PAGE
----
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5:1:1 and degree of compostedness of bark

Posted by Need2SeeGreen 10 (SoCal) (My Page) on
Sat, Apr 26, 14 at 16:31


Just to make sure I understand in a *basic* way.

Is this right?

For the 5:1:1, the best bark is if it's either a) partly composted, or in a pinch, b) uncomposted.

But you don't want *fully* composted b/c it will be too fine.

Is that right?

I very very much appreciate all the knowledge here.

At the same time, I do need to actually go get some of this stuff and I get overwhelmed by too much theory.

I am going to look for dime-sized or fingernail sized bits, and I am not going to screen, and I hope that will work. (Screening may happen in the future, I hope.)

Thanks again for any feedback.

Follow-Up Postings:

RE: 5:1:1 and degree of compostedness of bark

You are on the right track. IMO what you said is ok. The mix will decompose fast enough anyway if it starts out uncomposted. The only thing I learned from experience, is to start with a mix that is a bit more water retentive. The 511 drains almost too well. I needed more like 521, or 421 to start or my pots dried out way too fast for blueberries. Just don't add lime to the mix. Add garden gypsum for calcium and supplement the magnesium with some kind of fertilizer.

This post was edited by edweather on Sat, Apr 26, 14 at 17:44

RE: 5:1:1 and degree of compostedness of bark

Hello Need2SeeGreen. Yes you have that correct. For Al's "grit mix" you should use uncomposted pine or fir bark if possible, and for the 5-1-1 slightly composted pine/fir bark is ideal. I believe the idea here is that the more composted the bark is, the more water it will hold and the more it will fill in the small air pockets within the soil.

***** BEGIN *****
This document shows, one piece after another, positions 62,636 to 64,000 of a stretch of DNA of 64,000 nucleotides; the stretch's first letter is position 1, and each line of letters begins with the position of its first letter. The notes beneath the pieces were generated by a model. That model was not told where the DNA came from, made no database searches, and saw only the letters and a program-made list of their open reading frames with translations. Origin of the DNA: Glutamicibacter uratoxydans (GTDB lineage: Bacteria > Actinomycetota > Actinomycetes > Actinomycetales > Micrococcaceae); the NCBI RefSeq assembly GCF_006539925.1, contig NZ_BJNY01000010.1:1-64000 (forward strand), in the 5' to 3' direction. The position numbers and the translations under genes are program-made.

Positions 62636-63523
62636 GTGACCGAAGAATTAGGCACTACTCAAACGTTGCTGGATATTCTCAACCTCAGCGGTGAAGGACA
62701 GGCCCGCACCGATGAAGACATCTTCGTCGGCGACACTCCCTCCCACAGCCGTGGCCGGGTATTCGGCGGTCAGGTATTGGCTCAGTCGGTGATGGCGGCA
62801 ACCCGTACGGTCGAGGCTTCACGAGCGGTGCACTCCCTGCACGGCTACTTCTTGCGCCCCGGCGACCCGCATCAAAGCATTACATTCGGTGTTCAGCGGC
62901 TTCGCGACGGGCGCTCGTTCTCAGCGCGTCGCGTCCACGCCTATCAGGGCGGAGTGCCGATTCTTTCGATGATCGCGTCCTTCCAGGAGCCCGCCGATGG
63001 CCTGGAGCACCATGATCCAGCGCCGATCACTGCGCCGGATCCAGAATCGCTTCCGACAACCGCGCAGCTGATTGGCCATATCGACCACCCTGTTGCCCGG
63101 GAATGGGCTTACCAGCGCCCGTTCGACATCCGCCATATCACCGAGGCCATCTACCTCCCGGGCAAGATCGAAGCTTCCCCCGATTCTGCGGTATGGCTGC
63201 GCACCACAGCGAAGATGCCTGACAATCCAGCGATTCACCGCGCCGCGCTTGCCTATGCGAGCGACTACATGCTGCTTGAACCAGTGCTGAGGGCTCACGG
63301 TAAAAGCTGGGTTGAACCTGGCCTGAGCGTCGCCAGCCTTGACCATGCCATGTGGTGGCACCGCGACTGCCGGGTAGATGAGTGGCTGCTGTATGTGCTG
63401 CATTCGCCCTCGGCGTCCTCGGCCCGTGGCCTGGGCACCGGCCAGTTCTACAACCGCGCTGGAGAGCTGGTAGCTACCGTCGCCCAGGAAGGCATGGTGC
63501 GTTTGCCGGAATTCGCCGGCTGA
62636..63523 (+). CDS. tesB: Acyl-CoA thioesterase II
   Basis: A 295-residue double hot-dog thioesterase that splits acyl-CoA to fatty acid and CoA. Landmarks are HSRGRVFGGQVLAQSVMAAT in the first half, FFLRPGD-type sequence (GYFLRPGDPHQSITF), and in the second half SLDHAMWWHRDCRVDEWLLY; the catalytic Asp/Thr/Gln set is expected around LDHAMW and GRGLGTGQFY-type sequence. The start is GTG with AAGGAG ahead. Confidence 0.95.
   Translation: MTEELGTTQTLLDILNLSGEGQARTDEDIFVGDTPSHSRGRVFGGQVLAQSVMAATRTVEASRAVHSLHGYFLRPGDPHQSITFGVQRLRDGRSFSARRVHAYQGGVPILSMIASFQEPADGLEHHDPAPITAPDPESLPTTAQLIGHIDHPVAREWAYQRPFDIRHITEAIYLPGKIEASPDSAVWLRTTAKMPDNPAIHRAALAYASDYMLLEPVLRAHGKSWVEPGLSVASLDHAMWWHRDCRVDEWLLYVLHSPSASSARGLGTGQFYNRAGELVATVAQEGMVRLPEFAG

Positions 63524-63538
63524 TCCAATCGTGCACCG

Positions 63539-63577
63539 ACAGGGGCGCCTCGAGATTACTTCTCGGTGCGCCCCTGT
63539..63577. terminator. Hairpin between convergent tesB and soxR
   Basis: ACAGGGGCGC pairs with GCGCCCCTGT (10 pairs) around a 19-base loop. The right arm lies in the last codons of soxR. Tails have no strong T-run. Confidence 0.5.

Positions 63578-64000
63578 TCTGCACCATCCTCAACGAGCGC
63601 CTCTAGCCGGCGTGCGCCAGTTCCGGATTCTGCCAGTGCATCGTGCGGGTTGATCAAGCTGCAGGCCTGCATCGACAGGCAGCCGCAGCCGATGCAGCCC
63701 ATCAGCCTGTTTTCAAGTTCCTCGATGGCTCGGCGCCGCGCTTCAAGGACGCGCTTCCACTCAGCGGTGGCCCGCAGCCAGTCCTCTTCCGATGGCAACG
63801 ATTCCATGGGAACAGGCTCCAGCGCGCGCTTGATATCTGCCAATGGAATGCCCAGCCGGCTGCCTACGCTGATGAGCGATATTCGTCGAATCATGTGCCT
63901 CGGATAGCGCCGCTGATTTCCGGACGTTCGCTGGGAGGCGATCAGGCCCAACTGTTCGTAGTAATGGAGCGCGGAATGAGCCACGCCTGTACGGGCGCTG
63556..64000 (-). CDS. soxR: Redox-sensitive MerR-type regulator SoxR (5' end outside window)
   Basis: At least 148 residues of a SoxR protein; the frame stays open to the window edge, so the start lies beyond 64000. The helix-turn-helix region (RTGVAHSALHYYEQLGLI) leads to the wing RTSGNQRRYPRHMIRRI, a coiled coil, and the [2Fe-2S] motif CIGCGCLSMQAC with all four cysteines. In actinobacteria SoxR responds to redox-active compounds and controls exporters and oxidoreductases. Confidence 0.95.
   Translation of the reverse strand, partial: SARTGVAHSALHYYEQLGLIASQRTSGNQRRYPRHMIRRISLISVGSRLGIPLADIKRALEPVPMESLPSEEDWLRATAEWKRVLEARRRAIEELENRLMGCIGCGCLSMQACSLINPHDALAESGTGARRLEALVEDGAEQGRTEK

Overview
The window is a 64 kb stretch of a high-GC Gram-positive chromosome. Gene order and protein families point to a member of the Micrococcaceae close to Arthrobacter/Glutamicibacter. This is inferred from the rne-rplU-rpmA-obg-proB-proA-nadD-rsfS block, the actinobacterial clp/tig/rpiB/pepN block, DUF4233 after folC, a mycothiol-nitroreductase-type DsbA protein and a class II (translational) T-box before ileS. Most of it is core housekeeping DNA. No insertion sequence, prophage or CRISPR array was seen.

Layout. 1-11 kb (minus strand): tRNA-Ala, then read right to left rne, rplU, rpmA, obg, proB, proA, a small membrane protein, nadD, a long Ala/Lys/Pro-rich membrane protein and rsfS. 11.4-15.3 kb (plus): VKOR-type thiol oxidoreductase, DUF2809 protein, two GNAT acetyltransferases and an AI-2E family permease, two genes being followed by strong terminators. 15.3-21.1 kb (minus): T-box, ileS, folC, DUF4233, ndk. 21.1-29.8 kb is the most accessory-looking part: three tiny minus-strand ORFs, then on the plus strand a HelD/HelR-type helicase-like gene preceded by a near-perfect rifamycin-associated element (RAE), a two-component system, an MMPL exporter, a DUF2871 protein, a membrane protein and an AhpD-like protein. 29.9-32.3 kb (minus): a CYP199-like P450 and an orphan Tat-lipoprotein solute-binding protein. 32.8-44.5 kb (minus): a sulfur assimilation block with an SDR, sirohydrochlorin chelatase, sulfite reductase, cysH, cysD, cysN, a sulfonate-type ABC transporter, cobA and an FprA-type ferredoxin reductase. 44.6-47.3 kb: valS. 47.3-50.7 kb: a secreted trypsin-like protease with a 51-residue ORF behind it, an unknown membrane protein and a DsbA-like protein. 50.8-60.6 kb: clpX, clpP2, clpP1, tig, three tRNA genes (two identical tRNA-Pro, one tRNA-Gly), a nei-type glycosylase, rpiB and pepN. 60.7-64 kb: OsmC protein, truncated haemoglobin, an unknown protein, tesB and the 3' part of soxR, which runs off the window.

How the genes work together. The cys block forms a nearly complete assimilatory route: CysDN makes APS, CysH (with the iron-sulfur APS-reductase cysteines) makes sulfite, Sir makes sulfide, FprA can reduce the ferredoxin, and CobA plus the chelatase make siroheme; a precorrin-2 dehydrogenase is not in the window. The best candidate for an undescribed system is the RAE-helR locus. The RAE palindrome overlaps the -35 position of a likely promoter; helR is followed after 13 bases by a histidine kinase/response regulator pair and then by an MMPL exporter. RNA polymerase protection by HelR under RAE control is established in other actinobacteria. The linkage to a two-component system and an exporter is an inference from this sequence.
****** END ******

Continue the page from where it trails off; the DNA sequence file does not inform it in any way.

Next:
I'm attaching a photo I've posted in a different thread. This might help show the difference between composted and fresh bark.

The top photo shows pine bark that is mostly fresh, but just starting to break down (compost) slightly. This could be used for either the grit mix (with screening) or for the 5-1-1 mix (no screening required). The center photo shows older pine bark that is well into the composting process. As you see, the bark is still visible, but much of it has turned to small particles and dust. This composted bark is what I'm using for the 5-1-1 mix, and because it already has fine particles I'm not adding any peat to my 5-1-1 mix.

Hope that helps.


RE: 5:1:1 and degree of compostedness of bark

Wonderful, you-all -- thanks so much!!!

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